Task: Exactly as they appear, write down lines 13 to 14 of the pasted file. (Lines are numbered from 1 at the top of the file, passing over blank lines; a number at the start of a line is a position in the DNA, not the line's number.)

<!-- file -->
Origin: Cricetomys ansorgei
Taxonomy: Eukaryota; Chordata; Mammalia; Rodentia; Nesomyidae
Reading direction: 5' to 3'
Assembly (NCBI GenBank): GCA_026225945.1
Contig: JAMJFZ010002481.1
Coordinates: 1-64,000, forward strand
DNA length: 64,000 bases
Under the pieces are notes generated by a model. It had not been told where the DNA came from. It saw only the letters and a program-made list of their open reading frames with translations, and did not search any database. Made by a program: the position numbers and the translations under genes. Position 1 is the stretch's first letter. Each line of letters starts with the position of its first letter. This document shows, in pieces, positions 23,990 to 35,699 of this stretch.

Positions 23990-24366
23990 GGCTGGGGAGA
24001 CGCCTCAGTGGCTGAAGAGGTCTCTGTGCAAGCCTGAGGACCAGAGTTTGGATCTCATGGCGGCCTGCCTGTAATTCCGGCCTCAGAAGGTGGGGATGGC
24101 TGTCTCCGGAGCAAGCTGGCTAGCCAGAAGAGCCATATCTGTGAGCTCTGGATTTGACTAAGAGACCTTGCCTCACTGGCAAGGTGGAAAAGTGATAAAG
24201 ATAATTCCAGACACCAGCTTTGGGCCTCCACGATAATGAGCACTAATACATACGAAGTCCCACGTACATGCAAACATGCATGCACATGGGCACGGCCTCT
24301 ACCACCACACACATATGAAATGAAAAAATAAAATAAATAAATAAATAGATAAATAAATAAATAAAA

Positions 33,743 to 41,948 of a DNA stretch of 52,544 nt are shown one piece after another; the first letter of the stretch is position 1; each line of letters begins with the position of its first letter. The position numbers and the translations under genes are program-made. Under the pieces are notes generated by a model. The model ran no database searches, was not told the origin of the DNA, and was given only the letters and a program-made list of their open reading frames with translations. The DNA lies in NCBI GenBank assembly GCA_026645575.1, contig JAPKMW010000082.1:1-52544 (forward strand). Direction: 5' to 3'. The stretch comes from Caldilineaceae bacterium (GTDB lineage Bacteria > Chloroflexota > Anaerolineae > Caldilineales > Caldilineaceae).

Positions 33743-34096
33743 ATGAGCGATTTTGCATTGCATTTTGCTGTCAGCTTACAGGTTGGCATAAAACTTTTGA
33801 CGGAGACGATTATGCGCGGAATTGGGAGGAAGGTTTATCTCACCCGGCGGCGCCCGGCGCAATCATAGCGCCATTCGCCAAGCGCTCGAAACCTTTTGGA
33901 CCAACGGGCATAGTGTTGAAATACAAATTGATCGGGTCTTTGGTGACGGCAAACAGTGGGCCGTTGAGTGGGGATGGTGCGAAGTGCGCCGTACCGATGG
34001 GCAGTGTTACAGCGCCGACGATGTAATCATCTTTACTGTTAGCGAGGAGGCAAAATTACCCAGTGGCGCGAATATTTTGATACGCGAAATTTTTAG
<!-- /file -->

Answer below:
24201 ATAATTCCAGACACCAGCTTTGGGCCTCCACGATAATGAGCACTAATACATACGAAGTCCCACGTACATGCAAACATGCATGCACATGGGCACGGCCTCT
24301 ACCACCACACACATATGAAATGAAAAAATAAAATAAATAAATAAATAGATAAATAAATAAATAAAA